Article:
This past week we finally finished erecting and covering our newest field house. Jeff was a trooper in constructing it and it’s very nice to have that project completed. As you can see below, covering the frame was quite an adventure and we’re happy to say no one was injured and the giant piece of plastic did not fly away! In a couple short months it will be planted full of various types of tomatoes!
The glimpses of spring here at the farm give us hope. As we get back into the groove of sowing seeds, working ground, transplanting starts, eventually irrigating and continual harvesting, those signs of growth remind us that the warm days of summer aren’t too far off.
Enjoy the vegetables and we’ll see you in two weeks!Your farmers, Jeff Bramlett and Carri Heisler .
Here are a few recipes to get you inspired:
1 can of butter beans
2 Tbsp. of freshly chopped tarragon
2 tsp. of olive oil or tea seed oil
2 handfuls of rapini, chopped
~ salt and pepper to taste
- open up can of beans, drain and give a little rinse, drain again
- heat a small pan with enough water to blanch the rapini, I like to add some salt to the water
- Meanwhile, heat a small skillet over medium heat with 1 tsp of oil, add the beans and tarragon and saute until warmed through.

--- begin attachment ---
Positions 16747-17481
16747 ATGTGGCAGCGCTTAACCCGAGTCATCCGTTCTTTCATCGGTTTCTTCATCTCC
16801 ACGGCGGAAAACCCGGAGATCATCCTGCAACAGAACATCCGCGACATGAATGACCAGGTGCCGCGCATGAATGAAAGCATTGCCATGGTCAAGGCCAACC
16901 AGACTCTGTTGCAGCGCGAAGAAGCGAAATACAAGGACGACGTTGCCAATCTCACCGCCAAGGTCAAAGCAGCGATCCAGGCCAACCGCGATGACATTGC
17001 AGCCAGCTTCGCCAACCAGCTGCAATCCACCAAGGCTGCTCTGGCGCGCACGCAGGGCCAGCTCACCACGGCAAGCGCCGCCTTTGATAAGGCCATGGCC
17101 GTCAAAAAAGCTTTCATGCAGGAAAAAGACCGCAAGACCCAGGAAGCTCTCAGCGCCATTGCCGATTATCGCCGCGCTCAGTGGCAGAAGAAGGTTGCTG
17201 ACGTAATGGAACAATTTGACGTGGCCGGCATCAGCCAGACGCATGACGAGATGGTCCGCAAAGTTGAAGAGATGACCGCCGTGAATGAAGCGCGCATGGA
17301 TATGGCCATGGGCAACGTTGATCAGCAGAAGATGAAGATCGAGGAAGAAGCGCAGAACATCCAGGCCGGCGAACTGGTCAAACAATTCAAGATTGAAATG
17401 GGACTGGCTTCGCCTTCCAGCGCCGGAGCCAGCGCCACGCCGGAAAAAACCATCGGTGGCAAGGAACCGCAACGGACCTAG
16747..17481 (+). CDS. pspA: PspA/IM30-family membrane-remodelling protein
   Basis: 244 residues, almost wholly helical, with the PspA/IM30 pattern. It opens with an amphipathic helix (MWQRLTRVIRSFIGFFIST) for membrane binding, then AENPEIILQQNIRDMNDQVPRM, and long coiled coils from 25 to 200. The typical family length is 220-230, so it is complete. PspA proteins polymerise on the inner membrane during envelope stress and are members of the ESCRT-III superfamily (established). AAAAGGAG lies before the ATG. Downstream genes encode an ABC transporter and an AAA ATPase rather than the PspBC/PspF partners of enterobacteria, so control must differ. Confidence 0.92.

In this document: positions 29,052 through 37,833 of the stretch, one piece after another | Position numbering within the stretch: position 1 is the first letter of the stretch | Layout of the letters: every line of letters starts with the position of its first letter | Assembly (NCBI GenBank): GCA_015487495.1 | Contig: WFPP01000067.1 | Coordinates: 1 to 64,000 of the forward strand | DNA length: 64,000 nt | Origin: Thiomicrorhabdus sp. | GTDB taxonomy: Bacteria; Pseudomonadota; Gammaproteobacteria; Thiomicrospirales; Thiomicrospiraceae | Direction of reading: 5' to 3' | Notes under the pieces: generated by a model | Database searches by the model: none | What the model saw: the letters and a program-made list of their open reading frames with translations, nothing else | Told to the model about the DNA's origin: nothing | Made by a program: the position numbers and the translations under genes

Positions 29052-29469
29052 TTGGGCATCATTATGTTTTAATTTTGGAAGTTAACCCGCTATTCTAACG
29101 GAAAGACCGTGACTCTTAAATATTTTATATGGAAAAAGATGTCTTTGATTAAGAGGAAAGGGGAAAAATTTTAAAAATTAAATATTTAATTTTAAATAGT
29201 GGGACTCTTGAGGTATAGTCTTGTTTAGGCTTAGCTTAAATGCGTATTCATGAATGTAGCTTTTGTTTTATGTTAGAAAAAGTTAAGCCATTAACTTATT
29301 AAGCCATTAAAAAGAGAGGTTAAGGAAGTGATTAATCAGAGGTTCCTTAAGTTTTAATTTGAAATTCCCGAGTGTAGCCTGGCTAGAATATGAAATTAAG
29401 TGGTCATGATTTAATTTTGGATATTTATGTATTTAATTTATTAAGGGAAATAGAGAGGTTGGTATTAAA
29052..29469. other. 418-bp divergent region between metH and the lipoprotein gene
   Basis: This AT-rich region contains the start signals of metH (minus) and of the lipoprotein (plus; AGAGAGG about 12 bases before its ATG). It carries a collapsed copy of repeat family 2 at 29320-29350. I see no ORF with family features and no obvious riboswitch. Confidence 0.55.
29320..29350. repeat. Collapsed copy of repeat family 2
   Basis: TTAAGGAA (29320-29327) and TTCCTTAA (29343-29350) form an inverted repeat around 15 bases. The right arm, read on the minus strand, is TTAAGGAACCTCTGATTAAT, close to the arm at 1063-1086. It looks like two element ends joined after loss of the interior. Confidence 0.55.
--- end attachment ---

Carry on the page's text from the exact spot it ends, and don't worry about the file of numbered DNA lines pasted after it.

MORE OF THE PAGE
- Fry your eggs however you like them. I prefer mine over easy with a little salt and pepper
- Add rapini to boiling water and cook for 1-1½ minutes, remove from water and place on plate
- divide beans, rapini and eggs evenly between two plates and enjoy!
- Oh, I like mine drizzled with some hot sauce
From Culinate via Quinn Losselyong, http://www.culinate.com/user/teaisfun/recipes/on_the_cheap_eats/eggs_greens_and_some_beans
8 tablespoons (1 stick) butter
1 3/4 pounds onions, halved, thinly sliced
2 1/4 pounds rutabagas, peeled, cut into 1/2- to 3/4-inch pieces
2 tablespoons honey
Melt 5 tablespoons butter in heavy large skillet over medium-low heat. Add onions and sauté until brown, 40 minutes.
Meanwhile, cook rutabagas in large pot of boiling salted water until tender, about 20 minutes. Drain well.